Schock bill would prevent spending on signs promoting stimulus bill

Legislation introduced this week by Rep. Aaron Schock (R-Ill.) would prohibit the use of funds from the 2009 stimulus bill to pay for road signs that identify construction projects that are being funded by the stimulus bill.

The bill, H.R. 389, would end stimulus funding for signs that have said "Project Funded by the American Recovery and Reinvestment Act" (ARRA) or "Putting America to Work." Republicans have bristled at the use of these signs, which they say promote the costly stimulus bill and the Obama administration.

Originally, the use of signs calling attention to ARRA projects was required, but later signs were merely encouraged by the Obama administration. Guidance from the Office of Management and Budget from last year says signage promotes "openness and transparency," but also that it is "important that costs associated with signage are reasonable and limited." Thus, it says, ARRA-funded projects "should display signage," but "exclusions may apply."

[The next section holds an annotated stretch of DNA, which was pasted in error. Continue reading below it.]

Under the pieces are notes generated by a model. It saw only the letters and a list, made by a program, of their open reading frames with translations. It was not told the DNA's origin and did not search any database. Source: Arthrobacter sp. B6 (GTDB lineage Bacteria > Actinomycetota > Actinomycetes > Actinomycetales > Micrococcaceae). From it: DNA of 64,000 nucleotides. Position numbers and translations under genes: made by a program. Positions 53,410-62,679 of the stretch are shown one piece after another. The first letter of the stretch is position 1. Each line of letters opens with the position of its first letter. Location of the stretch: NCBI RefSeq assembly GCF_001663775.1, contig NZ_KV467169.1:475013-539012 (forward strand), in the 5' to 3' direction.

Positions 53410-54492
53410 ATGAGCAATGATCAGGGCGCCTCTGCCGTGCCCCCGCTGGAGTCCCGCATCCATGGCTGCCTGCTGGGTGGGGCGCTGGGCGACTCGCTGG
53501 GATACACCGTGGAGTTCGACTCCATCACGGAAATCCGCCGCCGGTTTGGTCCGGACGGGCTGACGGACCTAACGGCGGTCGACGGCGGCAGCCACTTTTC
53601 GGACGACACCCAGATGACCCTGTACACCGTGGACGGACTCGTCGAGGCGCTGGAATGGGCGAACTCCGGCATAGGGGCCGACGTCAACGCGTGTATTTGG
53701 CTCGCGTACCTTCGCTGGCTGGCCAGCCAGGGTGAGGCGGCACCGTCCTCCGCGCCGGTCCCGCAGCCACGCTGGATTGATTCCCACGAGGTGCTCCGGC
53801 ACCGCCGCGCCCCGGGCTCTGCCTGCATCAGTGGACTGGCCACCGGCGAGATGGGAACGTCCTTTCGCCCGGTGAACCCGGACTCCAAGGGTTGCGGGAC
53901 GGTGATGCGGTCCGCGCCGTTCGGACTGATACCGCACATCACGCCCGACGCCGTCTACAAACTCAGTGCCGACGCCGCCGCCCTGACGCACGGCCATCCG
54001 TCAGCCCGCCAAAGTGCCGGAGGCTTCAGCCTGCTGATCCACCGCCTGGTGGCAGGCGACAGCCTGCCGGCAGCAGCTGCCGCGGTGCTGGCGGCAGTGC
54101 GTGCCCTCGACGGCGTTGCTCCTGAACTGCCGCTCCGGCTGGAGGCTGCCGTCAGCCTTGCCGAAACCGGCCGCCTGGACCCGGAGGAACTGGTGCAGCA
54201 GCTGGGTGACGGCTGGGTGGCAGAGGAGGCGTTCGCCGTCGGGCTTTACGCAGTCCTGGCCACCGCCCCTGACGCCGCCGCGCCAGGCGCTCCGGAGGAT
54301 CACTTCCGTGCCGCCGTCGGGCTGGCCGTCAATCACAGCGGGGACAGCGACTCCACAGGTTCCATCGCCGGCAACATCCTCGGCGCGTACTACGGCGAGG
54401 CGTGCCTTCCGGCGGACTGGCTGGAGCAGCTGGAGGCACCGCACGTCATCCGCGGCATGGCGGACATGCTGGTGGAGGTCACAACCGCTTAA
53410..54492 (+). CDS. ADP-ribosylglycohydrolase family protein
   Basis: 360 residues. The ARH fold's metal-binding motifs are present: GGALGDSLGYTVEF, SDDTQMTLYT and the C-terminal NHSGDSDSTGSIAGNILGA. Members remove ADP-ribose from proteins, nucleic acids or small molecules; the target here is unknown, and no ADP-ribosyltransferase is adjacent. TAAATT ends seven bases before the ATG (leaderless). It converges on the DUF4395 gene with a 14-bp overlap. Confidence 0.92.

Schock has previously pressed to eliminate the use of signs in construction projects, and last year estimated that about $20 million has been spent so far on signs. The bill would recoup all money spent so far, and prevent further spending on signs.

Schock's office said this week that it is difficult to estimate the exact cost of signs, since various federal departments oversee the distribution of stimulus money to states, and not all states have procedures in place to record the amount spent. Schock's bill would require various federal agencies to provide a more specific number on signage costs so far. Some have estimated that if the stimulus were to run its course, signage costs could run into the hundreds of millions of dollars.

Updated at 5:43 p.m.